DIR: Steven Spielberg • WRI: Steven Moffat, Edgar Wright, Joe Cornish • PRO: Peter Jackson, Kathleen Kennedy, Jason D. McGatlin, Steven Spielberg • DOP: Janusz Kaminski • ED: Michael Kahn • DES: Andrew L. Jones • CAST: Jamie Bell, Andy Serkis, Daniel Craig
A 3D animated action extravaganza, The Adventures of Tintin is a fast-paced family film with all the fun and feistiness of a young Indiana Jones. You can’t help but be enamored by the brave, button-nosed protagonist and his trusty madra on this pirate-based escapade. Spielberg’s latest endeavor, this flick has all the innocent appeal of ET. But in 3D. And on Speed.
Set in England in the early 20th century, The Adventures of Tintin is the first in a series of adventures featuring the well-known Belgian exports: Tintin, a plucky young reporter with a ginger quiff and his shrewd, fluffy madra, Snowy. One day while the pair visit a busy market, Tintin excitedly purchases a model of a 17th century navy vessel, The Unicorn. This mysterious antique receives quite a bit of interest from some dubious shoppers, however Tintin refuses to resell and instead takes the ship home.
After his flat is ransacked and an American agent is shot dead on his doorstep, Tintin questions the history of The Unicorn. However his investigation is cut short when he’s kidnapped and taken aboard a hijacked ship heading to Morocco. While attempting to escape his captors, Tintin befriends drunken Sea Captain Haddock – and together the pair go in search of the secret of The Unicorn.
Shot using state-of-the-art motion capture technology; the aesthetics are breathtaking and feature beautiful landscapes, photorealistic cityscapes and some of the fluffiest hair ever on Snowy and Tintin. The performances from the top-notch cast are thoroughly enjoyable; Captain Haddock is played by Andy Serkis who’s no stranger to CGI after his role as Gollum in LOTR, also bringing home the funny-bacon are Simon Pegg and Nick Frost as bumbling detectives Thomson and Thompson. Billy Elliot’s Jamie Bell stars as the main man himself and the devilishly handsome Daniel Craig explores his more devilish side as nasty villain, Red Rackham.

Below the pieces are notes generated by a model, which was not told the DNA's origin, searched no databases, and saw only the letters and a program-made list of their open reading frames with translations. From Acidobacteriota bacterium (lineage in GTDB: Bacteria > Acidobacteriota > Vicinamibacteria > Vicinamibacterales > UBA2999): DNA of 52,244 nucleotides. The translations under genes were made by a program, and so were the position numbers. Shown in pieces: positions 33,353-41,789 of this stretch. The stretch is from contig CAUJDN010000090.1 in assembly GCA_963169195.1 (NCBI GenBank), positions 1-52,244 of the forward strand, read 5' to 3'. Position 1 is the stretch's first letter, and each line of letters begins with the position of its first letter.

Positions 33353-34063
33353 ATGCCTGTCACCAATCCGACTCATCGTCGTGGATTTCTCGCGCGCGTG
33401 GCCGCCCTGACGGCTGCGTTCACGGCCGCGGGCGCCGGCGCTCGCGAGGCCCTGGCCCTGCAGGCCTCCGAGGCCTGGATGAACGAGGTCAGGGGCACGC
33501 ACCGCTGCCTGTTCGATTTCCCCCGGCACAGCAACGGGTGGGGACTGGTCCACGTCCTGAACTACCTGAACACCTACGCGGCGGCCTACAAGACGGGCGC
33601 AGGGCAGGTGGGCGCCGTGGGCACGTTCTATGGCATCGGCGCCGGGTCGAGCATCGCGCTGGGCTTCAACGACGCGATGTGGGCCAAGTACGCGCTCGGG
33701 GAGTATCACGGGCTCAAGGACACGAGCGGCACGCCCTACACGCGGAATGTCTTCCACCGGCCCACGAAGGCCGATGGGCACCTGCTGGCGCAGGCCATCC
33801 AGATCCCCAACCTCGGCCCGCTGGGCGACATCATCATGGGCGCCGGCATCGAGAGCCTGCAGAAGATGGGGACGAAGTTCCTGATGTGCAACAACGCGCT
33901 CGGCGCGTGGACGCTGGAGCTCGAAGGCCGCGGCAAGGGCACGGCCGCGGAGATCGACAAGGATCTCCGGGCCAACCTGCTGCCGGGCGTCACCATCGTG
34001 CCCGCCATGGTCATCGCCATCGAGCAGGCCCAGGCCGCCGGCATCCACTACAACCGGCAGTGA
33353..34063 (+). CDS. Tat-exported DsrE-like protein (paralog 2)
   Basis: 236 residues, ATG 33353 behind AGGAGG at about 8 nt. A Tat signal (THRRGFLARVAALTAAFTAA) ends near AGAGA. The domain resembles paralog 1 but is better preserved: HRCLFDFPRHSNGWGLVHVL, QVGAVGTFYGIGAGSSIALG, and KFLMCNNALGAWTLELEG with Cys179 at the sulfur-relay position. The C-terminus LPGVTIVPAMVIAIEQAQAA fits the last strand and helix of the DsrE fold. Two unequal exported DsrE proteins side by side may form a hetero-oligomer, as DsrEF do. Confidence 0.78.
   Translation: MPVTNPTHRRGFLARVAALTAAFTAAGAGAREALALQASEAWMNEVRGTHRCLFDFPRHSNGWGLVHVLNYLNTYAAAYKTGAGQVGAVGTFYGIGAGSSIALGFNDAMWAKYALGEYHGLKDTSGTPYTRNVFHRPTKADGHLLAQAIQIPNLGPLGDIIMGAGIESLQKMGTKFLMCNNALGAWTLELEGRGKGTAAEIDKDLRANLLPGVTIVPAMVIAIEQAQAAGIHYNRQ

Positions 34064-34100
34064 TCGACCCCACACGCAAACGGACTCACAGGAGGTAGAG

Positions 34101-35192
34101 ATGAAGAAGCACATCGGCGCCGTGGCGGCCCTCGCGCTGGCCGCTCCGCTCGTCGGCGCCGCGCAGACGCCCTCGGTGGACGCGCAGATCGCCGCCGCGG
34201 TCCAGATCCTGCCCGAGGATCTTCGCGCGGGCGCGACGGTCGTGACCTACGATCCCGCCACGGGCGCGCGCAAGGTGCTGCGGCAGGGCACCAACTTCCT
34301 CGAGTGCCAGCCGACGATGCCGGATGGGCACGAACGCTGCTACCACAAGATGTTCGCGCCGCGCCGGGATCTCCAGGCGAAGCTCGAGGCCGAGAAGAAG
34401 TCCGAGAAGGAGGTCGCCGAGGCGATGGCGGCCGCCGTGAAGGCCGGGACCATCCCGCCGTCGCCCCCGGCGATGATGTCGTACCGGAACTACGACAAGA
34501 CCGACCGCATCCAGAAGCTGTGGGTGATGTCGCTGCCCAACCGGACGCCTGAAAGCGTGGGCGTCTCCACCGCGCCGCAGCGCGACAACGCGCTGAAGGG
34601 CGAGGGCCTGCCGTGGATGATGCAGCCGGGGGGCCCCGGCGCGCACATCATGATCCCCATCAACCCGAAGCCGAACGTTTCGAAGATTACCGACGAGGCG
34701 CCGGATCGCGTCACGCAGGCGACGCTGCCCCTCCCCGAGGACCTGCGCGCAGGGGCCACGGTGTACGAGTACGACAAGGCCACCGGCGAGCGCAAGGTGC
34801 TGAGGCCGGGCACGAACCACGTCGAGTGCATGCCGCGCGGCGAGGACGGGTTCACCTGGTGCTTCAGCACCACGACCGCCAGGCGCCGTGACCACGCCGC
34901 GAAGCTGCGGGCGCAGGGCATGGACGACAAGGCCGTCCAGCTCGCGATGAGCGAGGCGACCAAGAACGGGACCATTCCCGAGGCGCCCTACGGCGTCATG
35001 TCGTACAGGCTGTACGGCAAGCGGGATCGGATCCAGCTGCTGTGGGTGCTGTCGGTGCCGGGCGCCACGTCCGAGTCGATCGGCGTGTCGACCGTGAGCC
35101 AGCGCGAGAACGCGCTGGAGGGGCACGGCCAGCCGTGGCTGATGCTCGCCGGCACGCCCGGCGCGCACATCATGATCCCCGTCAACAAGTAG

There are a few drawbacks to this juggernaut of a film: the cast is a sausage-fest and the majority of the humour is derived from the messy antics of a drunken Celt. Now I’m not a slapstick snob but something more cerebral that ‘Ach, look how locked I am wee laddee’ would have added to the film. Loosely based on three Tintin comics – The Crab with the Golden Claws, The Secret of the Unicorn and Red Rackham’s Treasure, the plot is solid but brings nothing new to the adventure-hero-seeking-treasure genre.
That’s all just nitpicking. This film is absolutely great and cinema-goers will definitely get a bang for their buck where the 3D elements are concerned. It’s a truly gratifying cinematic experience that Hergé himself would be proud of. Here’s hoping writers Steven Moffat (Dr. Who), Edgar Wright(Shaun of the dead) and Joe Cornish (Adam and Joe Show) have something whopper planned for the nicely-set-up sequel.
Rated PG (see IFCO website for details)
The Adventures of Tintin: Secret of The Unicorn is released on 26th October 2011